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No-mow lawn alternatives

This prairie-style garden in Minnesota makes a lively backdrop through the seasons, with showy blossoms of purple coneflower attracting butterflies and people. (Photo Credit: Saxon Holt)

This prairie-style garden in Minnesota makes a lively backdrop through the seasons, with showy blossoms of purple coneflower attracting butterflies and people. (Photo Credit: Saxon Holt)

What if there were no-mow lawn alternatives? What if you could replace all or part of your lawn with a low, living carpet of plants that would never need mowing, water or fertilizer? Plants that would green up earlier than your lawn every spring, maybe even stay green all winter. Plants that could stay dense and healthy in the shade, or take summer’s heat and drought without going dormant or dying off altogether.

What if these plants also flowered once a year or had aromatic foliage? What if they attracted butterflies?

No matter where your garden is located, no matter what your site conditions, there are plants that will do these things for you. Maybe you won’t find one plant that will do them all, but then again, maybe you will.

Try sweet woodruff in the damp, shady area on the east side of your house; creeping yarrow or a mix of low sedums in a hot, dry spot surrounded by pavement; lilyturf under your big southern magnolia; strawberries and winecups running down your slope; dwarf crested iris on a boggy bank … and so many more.

“I think a lawn is really boring after the kids grow up and don’t need it for play.” – Peter La Tourrette, homeowner

With a little research and a one-time conversion, you could be living a different life outdoors. You could stop cutting down grass and then encouraging it to grow and then cutting it down again. Instead, you could spend your time stretched out on a blanket listening to crickets chirp while the leaves of your locust tree flutter above you.

The changing of the seasons would no longer bring to mind a chemical concoction that must be added to your lawn or a note to change the oil in your mower; you could anticipate more pleasant seasonal events like the spicy scent of mint underfoot or the sunset-colored haze that appears above purple love grass from midsummer to frost.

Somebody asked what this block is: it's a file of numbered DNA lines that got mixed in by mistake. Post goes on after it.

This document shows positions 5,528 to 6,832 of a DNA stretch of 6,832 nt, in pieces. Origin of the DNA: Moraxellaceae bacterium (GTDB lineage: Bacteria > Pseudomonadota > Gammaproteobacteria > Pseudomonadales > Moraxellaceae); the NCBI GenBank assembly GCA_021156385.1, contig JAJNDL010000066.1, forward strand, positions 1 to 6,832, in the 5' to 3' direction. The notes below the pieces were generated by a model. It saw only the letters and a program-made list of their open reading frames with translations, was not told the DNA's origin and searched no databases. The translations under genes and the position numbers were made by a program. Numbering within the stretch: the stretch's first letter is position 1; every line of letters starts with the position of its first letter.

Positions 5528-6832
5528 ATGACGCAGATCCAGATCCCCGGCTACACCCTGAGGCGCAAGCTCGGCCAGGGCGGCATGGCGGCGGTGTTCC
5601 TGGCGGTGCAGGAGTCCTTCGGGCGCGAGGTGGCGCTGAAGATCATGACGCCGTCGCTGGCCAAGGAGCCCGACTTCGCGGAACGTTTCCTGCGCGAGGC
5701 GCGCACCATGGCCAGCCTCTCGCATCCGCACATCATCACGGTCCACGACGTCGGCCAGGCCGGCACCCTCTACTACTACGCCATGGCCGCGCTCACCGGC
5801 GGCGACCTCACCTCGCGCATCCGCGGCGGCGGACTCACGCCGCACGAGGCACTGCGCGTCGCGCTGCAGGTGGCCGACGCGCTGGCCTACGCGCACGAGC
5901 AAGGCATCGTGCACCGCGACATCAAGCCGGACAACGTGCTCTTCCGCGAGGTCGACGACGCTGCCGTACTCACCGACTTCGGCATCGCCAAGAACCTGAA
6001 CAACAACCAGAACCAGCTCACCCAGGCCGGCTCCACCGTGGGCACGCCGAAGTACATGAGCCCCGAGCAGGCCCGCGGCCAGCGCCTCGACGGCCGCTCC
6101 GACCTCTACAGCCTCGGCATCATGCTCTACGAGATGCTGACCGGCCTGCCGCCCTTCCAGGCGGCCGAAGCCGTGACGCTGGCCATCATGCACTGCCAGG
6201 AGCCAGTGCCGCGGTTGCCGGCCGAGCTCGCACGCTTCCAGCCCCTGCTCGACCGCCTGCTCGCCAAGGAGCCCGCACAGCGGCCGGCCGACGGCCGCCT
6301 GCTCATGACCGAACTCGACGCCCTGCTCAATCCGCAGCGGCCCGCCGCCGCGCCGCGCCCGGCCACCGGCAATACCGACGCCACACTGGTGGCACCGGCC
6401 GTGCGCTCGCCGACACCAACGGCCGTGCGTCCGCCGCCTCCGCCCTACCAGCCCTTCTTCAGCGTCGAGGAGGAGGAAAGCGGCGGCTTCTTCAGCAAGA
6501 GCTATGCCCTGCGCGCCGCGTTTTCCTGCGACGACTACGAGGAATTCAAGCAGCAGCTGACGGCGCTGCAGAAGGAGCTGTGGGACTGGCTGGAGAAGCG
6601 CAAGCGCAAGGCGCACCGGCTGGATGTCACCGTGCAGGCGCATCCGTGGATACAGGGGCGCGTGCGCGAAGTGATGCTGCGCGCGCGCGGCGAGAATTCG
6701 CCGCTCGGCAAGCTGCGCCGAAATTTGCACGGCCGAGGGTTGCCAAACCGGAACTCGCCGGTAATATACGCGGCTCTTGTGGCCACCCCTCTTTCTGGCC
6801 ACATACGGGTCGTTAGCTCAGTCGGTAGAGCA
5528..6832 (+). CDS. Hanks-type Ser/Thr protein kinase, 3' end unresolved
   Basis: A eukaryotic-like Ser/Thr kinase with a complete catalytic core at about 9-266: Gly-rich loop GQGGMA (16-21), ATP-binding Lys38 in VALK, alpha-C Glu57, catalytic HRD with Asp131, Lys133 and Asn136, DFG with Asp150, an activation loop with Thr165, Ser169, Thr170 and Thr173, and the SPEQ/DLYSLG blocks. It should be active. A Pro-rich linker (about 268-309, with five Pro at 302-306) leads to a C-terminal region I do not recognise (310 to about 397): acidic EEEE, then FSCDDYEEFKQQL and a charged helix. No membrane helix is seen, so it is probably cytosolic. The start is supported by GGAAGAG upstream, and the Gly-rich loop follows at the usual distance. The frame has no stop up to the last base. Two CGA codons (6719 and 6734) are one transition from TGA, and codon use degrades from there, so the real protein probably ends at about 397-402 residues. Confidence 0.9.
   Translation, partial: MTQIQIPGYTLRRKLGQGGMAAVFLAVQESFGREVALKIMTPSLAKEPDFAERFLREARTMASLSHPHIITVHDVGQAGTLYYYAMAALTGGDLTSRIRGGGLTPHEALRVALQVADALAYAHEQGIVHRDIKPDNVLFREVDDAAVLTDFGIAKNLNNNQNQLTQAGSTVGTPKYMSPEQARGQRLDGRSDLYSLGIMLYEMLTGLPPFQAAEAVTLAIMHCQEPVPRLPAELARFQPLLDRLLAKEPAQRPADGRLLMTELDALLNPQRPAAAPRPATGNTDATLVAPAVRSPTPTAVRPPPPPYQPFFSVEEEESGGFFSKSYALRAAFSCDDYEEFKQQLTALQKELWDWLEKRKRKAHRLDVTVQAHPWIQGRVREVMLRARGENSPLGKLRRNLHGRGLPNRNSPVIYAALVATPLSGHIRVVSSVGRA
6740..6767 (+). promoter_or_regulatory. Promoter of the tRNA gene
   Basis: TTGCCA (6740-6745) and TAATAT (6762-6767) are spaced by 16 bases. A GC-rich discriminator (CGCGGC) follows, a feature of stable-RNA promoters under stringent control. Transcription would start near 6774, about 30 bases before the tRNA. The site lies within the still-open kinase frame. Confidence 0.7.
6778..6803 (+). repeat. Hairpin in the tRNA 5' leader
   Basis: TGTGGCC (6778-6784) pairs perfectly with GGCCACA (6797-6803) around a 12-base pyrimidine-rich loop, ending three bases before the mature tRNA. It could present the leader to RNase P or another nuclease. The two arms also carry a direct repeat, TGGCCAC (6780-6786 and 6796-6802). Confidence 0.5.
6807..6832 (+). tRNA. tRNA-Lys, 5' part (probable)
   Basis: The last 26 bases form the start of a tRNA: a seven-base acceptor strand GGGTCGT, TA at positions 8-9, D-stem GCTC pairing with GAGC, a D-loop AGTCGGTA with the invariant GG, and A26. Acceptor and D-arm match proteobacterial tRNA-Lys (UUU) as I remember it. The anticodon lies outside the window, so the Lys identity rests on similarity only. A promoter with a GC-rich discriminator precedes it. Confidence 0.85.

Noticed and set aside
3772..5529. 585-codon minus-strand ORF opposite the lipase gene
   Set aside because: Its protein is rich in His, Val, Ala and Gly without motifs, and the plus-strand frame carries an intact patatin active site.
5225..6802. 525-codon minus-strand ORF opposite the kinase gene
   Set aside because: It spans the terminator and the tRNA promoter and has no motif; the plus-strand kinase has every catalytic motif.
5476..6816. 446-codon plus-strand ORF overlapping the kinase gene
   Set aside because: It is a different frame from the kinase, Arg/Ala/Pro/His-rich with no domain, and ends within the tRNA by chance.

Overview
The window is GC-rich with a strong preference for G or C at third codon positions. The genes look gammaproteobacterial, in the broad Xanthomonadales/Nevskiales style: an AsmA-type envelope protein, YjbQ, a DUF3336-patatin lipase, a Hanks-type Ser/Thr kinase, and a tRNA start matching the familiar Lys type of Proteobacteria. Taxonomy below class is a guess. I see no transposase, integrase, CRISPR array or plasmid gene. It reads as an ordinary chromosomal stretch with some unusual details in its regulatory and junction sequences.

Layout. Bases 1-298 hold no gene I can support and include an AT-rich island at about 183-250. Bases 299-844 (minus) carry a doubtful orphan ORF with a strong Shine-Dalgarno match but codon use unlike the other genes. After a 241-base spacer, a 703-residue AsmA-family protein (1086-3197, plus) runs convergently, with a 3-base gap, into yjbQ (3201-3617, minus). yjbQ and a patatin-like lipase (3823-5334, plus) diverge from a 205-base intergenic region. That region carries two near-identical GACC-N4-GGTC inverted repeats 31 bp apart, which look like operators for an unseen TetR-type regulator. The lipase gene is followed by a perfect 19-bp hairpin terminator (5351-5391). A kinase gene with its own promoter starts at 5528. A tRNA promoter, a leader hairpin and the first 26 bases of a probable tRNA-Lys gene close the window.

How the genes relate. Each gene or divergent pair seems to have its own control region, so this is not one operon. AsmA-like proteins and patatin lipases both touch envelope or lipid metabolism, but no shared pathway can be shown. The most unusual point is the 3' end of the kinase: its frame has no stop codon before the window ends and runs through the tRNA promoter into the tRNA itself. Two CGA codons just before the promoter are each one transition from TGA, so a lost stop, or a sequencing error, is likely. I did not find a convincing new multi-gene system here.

Every square foot of your property would no longer be under your thumb. The plants would be free to grow naturally to their mature sizes, undergoing seasonal changes and perhaps even reproducing, and you would be free to enjoy them.

This garden in California took eight months to complete but has saved many hours or lawn work and brought many hours of pleasure. (Photo Credit: Saxon Holt)

This garden in California took eight months to complete but has saved many hours or lawn work and brought many hours of pleasure. (Photo Credit: Saxon Holt)

Rethinking your yard

Ours is a continent with a remarkable variety of climates, topographies and ecologies. When we spend time outdoors, we don’t all wear the same clothes or pursue the same activities. How could we expect the same landscape to fit everybody’s needs?

Just as we have learned to accept and appreciate many different cultures in our new world melting pot, we are learning to welcome (or at least tolerate) diversity in our yards and public landscapes. Those of us who still love lawns are learning to accept that some of the neighbours may not love them too. Those of us who feel all lawns should be eliminated are learning to accept that, for some, a lawn is central to their desired lifestyle.

We are in the process of redefining lawns as just one of many possible landscape elements, to be used when the situation dictates, rather than as the only socially acceptable choice for certain places. These changes in our landscaping styles are coming hand-in-hand with a new appreciation for our regional plants and animals, and for the characteristic landscapes of the areas in which we live.

When we realize that lawns aren’t a required part of a landscape, we are free to create (or leave untouched) places that inspire us, that make it easier and more pleasant to spend time outdoors. We can invite birds and other wildlife back into our yards. We can breathe fresh air and grow fresh food to share with our families and friends. We can fix or prevent drainage issues caused by stormwater running across our properties. We can restore nearby water bodies to pristine health and productivity. We can admire the drama of the ever-changing seasons.

We can bring the natural world back into our yards, our neighbourhoods and our daily lives.

Excerpted from Beautiful No-Mow Yards by Evelyn J. Hadden. All rights reserved. Published by Timber Press, Portland, Oregon, and used by permission of the publisher. Evelyn Hadden is an award-winning author and a founding member of the national Lawn Reform Coalition. She helps people create and maintain comfortable, functional, nature-friendly landscapes with less or no lawn.

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